An Essay by Hakima A.
In Afghan society, women often discuss how much men have influenced and changed their or other women’s lives. Many women believe that most violence and abuse against women is perpetrated by men. However, women sometimes take part in this de-humanization.
Women are often afraid of how the men in their house might react if a woman speaks out against a man. They fear being verbally or physically abused — or even killed. Women in rural areas are especially afraid of taking this risk. Even if they are not physically assaulted, they may become the subject of gossip and laughter by other women or, worst of all, they might get divorced and have to return to their fathers’ house and live with mockery and shame by other women.
A woman might agree with her husband’s actions and go along with his abusive behavior because it makes her his favorite — much like a teacher’s pet — it may make him less abusive to her later. It also gives her power over others in the family. Other members might listen to what she wants and try fulfilling her wishes, because they know that her husband is likely to take her side in any disagreement. These women like feeling in control and are at the same time, too scared to do the right thing.
Even in Kabul, our capital, fear runs through the veins of young girls. Unfortunately, in rural and even suburban areas of our country, fear is an awesome tool to manipulate others who don’t have much physical power. Girls in some families are injected with fear from the day they are born till the end of their life. And that fear stays with them, as if it were part of their identity. Imagine your sibling getting beaten up but you are afraid to do anything because you might end up just like them, and then, your sibling might not help you when you need it later. There is a lack of confidence, support and trust among the women.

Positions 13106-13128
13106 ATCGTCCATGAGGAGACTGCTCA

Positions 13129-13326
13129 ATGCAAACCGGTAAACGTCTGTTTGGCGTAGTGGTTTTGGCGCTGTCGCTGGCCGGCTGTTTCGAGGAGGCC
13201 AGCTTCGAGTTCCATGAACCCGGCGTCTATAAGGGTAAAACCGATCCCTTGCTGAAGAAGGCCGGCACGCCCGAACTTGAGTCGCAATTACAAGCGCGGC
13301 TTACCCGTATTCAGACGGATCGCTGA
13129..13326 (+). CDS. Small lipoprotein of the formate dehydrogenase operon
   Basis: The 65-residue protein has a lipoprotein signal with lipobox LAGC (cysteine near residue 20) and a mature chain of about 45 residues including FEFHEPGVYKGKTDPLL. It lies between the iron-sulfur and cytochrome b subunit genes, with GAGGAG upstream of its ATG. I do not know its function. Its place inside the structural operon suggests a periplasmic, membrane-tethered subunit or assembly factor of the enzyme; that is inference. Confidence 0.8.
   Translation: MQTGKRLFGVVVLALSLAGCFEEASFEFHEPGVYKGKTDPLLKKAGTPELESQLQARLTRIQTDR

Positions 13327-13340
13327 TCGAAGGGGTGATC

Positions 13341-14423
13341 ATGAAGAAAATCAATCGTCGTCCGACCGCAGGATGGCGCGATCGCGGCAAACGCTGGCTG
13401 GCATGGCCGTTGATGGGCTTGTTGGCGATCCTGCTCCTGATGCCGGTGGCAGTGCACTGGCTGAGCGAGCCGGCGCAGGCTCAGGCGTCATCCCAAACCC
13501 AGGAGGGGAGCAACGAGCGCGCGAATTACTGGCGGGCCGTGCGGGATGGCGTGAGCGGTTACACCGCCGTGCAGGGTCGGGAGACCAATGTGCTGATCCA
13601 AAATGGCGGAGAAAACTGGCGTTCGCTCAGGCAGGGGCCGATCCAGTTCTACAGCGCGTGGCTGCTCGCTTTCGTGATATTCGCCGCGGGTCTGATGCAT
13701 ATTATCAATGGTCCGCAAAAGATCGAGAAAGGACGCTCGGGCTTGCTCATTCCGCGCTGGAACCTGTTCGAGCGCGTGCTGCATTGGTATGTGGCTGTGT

Sometimes this fear prevents women from getting an education. Women in a household may have brilliant ideas but they may not be listened to — or worse, they might be mocked. This creates self-doubt. The women may no longer understand if what they are thinking of or doing is right or wrong. Even if they know for sure that a woman in the household is being treated in a wrong way, that piece of self-doubt and fear still gets in the way. It will stop them from taking action.
Jealousy, is unfortunately, quite common among all of us, but maybe more amongst women. Even in Kabul, if a woman chooses to dress in a westernized way, drive a car or ride a bike it is expected that some boys and men will harass her or stare at her, but even more surprising, some women and girls actually do the same! For-example: if your shirt or sweater is quite short, boys may notice it and say something unkind or rude, but girls will also harass or make fun. I think it might be jealousy. Maybe they want to dress the same way, but something is stopping them and seeing someone who can actually do it, might not be so pleasant.
Afghan females must help each other out. Please pass on the message to the women in your families so we can somehow spread a sense of support, co-operation and more kindness towards each other.